Figure 1
A simple gene disruption strategy. H1 and H2 refer to the homology extensions or regions. P1 and P2 refer to priming sites.

Materials and Methods

Media, Chemicals and Other Reagents.

Ampicillin-, chloramphenicol- (CmR), and kanamycin-resistant (KmR) transformants were selected on tryptone-yeast extract agar medium (20) containing the respective antibiotic at 100, 25, and 25 μg/ml. 5-Bromo-4-chloro-3-indolyl β-d-galactopyranoside (Bachem) or 5-bromo-4-chloro-3-indolyl-phosphate-p-toluidine (Bachem) were used at 40 μg/ml to detect β-galactosidase or bacterial alkaline phosphatase (Bap) activity, respectively. Bap constitutive mutants were streaked along with controls on media without an indicator dye and verified by dripping onto the colonies a solution of 0.4% p-nitrophenyl-phosphate (Sigma) in 1 M Tris[center dot]HCl, pH 8 (21). A total of 1 mM l-arabinose or isopropyl-β-d-galactopyranoside (Sigma) was used for induction. SOB and SOC media were prepared as described elsewhere (22). Oligonucleotides were from IDT (Coralville, IA). Enzymes were from New England Biolabs unless indicated otherwise. Taq polymerase was used in all PCR tests. Taq and Pfu (Stratagene) polymerases were mixed 10:1 and used per Taq instructions to generate DNAs for cloning and mutagenesis. Qiagen products (Hilden, Germany) were used to isolate plasmid DNAs, gel-purify fragments, or purify PCR products.

Bacteria.

BW25113 (lacIq rrnBT14 ΔlacZWJ16 hsdR514 ΔaraBADAH33 ΔrhaBADLD78), BW25993 (lacIq hsdR514 ΔaraBADAH33 ΔrhaBADLD78), and BW25141 (lacIq rrnBT14 ΔlacZWJ16 ΔphoBR580 hsdR514 ΔaraBADAH33 ΔrhaBADLD78 galU95 endABT333 uidAMluI)::pir+ recA1) are derivatives of the F-, λ-, E. coli K-12 strain BD792 [CGSC6159 (23)] and have no other known mutations. The ΔaraBADAH33, ΔphoBR580, ΔrhaBADLD78, uidAMluI)::pir+, and linked rrnBT14 ΔlacZWJ16 mutations were recombined onto the chromosome by allele replacement (3, 24, 25). Conditional replicative oriRγ plasmids were maintained in the pir+ host BW25141 or similar ones (25). Several mutations were transferred by using P1kc transduction (24). BT340 [DH5α carrying pCP20 (26)], MG1655 [CGSC6300 (27)], and the endABT333, galU95, and hsdR514 alleles have been described (25).

Plasmids.

pANTSγ (28) and pINT-ts (29) were from M. Koob (University of Wisconsin, Madison), pBAD18 (30) from L. Guzman (Harvard Medical School, Boston), pCP15 (26) from W. Wackernagel (Universitat Oldenburg, Oldenburg, Germany), pSC140 from S. Chiang (Harvard Medical School) and S. Chiang and J. J. Mekalanos, personal communication; and pTP223 from K. Murphy (18). The Red helper plasmids (see Fig. Fig.2)2) are derivatives of pINT-ts which contain araC-ParaB and γ β exo (without or with tL3) DNA fragments that were PCR-generated by using pBAD18 and λ DNA as template, respectively. The template plasmids are derivatives of pANTSγ that contain an FRT-flanked kanamycin resistance (kan) or chloramphenicol resistance (cat) gene from pCP15 or pSC140, respectively. Synthetic DNAs containing FRT sites without or with a juxtaposed ribosome-binding site were generated by PCR. Details will be reported elsewhere. All relevant segments generated by PCR were sequenced on both strands in the Microbiology and Molecular Genetics Core Facility at Harvard Medical School.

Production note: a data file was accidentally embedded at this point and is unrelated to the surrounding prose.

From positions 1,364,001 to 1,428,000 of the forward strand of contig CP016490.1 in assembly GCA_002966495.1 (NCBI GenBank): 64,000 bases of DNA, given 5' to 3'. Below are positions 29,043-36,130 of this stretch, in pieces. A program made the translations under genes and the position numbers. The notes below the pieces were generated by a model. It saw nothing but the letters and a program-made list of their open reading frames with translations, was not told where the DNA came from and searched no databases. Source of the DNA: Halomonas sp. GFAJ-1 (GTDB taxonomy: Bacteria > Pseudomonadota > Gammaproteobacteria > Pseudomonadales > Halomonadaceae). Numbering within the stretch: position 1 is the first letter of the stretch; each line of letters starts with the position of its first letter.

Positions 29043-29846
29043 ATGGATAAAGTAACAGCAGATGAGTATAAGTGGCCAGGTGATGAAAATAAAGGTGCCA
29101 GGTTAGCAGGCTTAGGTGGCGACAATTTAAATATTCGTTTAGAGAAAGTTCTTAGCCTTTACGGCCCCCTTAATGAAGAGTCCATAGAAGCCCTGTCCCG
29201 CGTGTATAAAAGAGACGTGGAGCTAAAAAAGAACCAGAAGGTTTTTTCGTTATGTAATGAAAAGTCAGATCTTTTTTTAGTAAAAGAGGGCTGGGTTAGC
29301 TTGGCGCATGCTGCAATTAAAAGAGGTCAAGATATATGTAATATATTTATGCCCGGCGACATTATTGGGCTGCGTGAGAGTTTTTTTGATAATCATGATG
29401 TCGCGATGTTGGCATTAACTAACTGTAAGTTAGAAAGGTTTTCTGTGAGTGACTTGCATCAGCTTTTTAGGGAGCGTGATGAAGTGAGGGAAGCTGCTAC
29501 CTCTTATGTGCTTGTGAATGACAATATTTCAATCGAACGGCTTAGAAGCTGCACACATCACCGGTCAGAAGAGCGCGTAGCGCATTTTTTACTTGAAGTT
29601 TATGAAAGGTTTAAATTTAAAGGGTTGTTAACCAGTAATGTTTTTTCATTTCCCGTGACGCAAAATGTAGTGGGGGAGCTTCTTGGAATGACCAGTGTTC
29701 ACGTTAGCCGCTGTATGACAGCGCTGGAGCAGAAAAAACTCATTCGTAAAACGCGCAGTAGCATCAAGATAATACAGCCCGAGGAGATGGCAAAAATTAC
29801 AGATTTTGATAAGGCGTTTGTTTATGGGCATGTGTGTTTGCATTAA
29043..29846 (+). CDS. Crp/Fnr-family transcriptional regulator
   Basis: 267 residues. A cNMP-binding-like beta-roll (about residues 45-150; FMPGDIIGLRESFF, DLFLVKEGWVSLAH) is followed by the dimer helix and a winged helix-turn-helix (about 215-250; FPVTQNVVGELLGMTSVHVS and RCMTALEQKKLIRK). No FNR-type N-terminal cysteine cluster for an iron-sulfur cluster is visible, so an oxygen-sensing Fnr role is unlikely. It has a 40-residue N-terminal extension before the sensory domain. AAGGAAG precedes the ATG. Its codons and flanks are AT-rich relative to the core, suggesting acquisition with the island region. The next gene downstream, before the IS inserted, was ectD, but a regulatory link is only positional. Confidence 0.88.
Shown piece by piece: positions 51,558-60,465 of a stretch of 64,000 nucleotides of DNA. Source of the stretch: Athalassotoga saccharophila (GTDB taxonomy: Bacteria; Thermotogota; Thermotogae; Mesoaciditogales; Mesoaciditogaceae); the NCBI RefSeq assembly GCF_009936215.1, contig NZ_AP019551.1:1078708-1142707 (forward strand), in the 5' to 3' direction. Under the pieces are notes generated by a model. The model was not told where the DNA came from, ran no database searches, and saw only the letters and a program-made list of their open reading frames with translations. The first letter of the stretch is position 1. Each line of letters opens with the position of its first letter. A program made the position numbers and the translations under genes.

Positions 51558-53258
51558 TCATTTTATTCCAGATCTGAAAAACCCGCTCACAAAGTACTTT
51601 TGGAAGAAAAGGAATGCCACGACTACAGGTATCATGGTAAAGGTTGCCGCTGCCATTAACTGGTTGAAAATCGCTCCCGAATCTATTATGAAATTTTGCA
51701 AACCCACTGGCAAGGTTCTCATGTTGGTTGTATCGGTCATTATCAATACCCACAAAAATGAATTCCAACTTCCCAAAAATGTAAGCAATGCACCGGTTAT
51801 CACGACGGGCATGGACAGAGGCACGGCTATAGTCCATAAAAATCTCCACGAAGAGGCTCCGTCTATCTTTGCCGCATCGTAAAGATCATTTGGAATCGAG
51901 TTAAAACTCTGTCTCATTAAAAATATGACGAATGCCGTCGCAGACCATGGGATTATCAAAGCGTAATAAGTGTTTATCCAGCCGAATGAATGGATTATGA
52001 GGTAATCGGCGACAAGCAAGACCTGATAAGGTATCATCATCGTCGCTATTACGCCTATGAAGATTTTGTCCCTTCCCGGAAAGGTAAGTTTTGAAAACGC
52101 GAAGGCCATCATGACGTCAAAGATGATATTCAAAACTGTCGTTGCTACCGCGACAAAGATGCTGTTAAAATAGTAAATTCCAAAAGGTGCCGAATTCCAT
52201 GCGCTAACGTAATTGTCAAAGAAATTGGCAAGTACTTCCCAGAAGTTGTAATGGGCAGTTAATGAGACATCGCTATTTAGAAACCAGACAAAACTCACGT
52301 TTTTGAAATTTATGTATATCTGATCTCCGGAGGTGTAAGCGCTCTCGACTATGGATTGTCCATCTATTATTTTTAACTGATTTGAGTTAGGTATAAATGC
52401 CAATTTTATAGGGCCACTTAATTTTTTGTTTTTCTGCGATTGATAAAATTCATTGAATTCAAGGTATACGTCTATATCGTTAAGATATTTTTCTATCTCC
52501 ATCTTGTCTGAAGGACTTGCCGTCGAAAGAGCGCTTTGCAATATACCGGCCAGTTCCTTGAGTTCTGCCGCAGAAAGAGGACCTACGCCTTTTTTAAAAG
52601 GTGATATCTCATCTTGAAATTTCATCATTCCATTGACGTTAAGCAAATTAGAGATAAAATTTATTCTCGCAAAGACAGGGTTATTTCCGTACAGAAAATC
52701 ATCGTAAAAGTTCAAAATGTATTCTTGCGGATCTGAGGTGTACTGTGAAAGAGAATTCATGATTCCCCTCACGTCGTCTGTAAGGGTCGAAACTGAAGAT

Figure 2
Red recombinase expression plasmids. pKD20 and pKD46 (not shown) include 1,894 nt (31348–33241) and 2,154 nt (31088–33241) of phage λ (GenBank accession no. ...

Gene Disruption.

Transformants carrying a Red helper plasmid were grown in 5-ml SOB cultures with ampicillin and l-arabinose at 30°C to an OD600 of ≈0.6 and then made electrocompetent by concentrating 100-fold and washing three times with ice-cold 10% glycerol. PCR products were gel-purified, digested with DpnI, repurified, and suspended in elution buffer (10 mM Tris, pH 8.0). Electroporation was done by using a Cell-Porator with a voltage booster and 0.15-cm chambers according to the manufacturer's instructions (GIBCO/BRL) by using 25 μl of cells and 10–100 ng of PCR product. Shocked cells were added to 1-ml SOC, incubated 1 h at 37°C, and then one-half was spread onto agar to select CmR or KmR transformants. If none grew within 24 h, the remainder was spread after standing overnight at room temperature. After primary selection, mutants were maintained on medium without an antibiotic. They were colony-purified once nonselectively at 37°C and then tested for ampicillin sensitivity to test for loss of the helper plasmid. If it was not lost, then a few were colony-purified once at 43°C and similarly tested.

PCR Verification.